I wanted the veneer to flow up the legs and onto the top of the drawer box in an unbroken curve. I also wanted the veneer to be matched on both the the inside and outside surfaces of the legs and in the scallops of the drawer box. It was those design choices that had mandated both the torsion box construction but would also drive the method used for applying the veneer to the form.

We had ruled out veneering the bendy plywood before attaching to the latticework (the veneer breaks) and we had also ruled out trying to bend the plywood whilst the veneer glue was not fully set (the veneer breaks).

We had only two possible methods that we thought would work: (1) by hot iron, or (2) using a vacuum bag. In method (1) the glue is applied to the substrate and the veneer is then pressed on using the iron, with the heat of the iron also helping to accelerate the curing of the veneer glue. A problem with this method is the time that it would take to actually do the whole surface of each leg 130 cm x 30 cm, but the principal problem is using a flat iron to press veneer onto a concave surface. So, that left method (2) which would require a vacuum bag big enough to contain the entire console table which is 150 cm long and 90 cm tall and 30 cm deep. The vacuuming would need to be done in a such a way that even pressure was applied to the entire surface being glued at that point, whilst also not crushing the table!

So, method 2 was selected. To make the process more manageable we split the veneering of the legs into four separate operations – the inside and outside of each leg was a separate process. The first picture below shows the inside of one leg being pressed within the vacuum bag. In the second picture all four legs have been completed – and they still show the masking tape used to hold the separate strips of veneer together.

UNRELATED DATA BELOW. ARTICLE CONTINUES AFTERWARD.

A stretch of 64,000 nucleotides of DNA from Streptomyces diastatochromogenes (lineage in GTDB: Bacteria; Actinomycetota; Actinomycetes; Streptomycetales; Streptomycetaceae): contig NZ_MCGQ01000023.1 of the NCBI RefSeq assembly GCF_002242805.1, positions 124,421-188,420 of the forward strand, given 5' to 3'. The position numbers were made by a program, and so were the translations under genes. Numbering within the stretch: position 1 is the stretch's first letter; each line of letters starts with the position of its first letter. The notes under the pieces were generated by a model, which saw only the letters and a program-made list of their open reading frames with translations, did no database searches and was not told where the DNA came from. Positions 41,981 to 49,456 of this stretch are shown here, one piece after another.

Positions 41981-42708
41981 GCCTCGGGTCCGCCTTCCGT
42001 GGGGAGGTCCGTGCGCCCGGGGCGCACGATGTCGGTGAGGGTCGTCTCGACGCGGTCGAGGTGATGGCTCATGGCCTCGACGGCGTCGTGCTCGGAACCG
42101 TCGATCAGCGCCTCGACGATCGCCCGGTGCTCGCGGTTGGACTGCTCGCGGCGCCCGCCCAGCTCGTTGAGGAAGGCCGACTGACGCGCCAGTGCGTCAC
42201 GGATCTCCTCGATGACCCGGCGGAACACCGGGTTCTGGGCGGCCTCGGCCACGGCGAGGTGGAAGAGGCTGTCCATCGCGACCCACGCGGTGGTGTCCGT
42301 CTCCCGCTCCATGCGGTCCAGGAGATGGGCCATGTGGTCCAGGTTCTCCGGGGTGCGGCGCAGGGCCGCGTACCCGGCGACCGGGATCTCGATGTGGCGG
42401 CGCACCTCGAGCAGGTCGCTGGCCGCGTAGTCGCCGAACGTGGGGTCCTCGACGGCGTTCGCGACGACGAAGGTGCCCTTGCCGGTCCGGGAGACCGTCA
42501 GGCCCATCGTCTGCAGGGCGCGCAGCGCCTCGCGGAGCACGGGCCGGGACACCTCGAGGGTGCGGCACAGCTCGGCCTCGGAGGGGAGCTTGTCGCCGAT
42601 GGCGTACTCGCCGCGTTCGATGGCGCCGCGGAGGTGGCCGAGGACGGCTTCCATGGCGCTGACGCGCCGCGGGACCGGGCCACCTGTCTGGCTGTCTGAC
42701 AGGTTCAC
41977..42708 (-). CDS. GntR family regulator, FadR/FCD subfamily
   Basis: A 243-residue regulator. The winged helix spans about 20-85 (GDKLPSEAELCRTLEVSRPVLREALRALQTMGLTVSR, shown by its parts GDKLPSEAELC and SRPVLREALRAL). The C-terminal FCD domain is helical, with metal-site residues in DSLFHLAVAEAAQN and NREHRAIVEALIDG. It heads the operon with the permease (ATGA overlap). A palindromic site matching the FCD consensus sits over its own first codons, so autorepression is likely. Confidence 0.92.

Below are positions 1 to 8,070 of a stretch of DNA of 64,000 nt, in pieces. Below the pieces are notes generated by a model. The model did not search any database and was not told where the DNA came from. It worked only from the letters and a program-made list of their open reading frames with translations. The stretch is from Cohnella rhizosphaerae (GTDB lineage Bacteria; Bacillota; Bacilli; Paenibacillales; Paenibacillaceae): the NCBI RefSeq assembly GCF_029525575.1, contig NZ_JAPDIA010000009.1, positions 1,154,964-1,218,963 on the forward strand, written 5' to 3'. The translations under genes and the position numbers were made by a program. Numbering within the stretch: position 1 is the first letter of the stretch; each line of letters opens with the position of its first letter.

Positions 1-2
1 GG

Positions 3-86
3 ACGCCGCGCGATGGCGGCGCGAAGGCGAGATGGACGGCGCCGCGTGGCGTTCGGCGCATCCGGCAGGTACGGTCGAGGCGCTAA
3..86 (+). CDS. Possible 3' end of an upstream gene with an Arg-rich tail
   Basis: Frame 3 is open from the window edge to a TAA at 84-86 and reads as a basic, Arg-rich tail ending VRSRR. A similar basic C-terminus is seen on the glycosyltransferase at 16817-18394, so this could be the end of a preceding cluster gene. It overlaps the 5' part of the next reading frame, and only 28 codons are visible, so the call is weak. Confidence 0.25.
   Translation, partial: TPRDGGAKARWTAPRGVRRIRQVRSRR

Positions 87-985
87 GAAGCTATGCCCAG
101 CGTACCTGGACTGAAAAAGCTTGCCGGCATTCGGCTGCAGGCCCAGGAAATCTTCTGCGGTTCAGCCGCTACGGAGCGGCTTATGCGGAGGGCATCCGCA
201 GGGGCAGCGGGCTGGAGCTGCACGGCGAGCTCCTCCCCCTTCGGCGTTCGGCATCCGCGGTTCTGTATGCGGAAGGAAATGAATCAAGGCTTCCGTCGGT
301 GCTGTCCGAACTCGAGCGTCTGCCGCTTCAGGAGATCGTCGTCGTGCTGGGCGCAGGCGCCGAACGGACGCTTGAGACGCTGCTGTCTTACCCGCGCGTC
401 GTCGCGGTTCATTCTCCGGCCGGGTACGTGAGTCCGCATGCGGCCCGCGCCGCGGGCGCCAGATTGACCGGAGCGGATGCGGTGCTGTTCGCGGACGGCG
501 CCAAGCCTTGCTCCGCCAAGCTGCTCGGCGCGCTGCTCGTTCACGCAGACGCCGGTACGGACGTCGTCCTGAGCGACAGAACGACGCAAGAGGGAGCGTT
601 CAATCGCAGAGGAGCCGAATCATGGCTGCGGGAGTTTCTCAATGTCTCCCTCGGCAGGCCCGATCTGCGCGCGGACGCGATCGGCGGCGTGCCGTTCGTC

I have to admit that I was sceptical that I would be able to get the veneer attached smoothly and in one piece, but it worked! There was one issue when the veneer did not fully compress into the scallop on the top and this was fixed afterwards with some careful application of a hot iron. The rest of the veneering – the flat front and rear edges and the top and bottom of the drawer case – was also done by iron, principally because of their small size and they were flat.

Final stages were to construct the drawer from solid ash – and for this I tried a slightly different sliding half-dovetail method for attaching the sides – and then apply a matched rosewood veneer to the front. Applying the finishing oil and wax really brought out the colours of the rosewood and I am extremely happy (and relieved) with the final result. It even looks like the render. 🙂

The entire project was very laborious and very challenging as a result of the engineering and veneering problems, but that is precisely why I wanted to make this table. There is little point going to school if you do not learn, and I certainly managed that in this build: torsion box – done, routing inside and outside curves using formers – done, vacuum bag veneering – done, hot iron veneering – done, solid wood sliding half-dovetail drawer – done.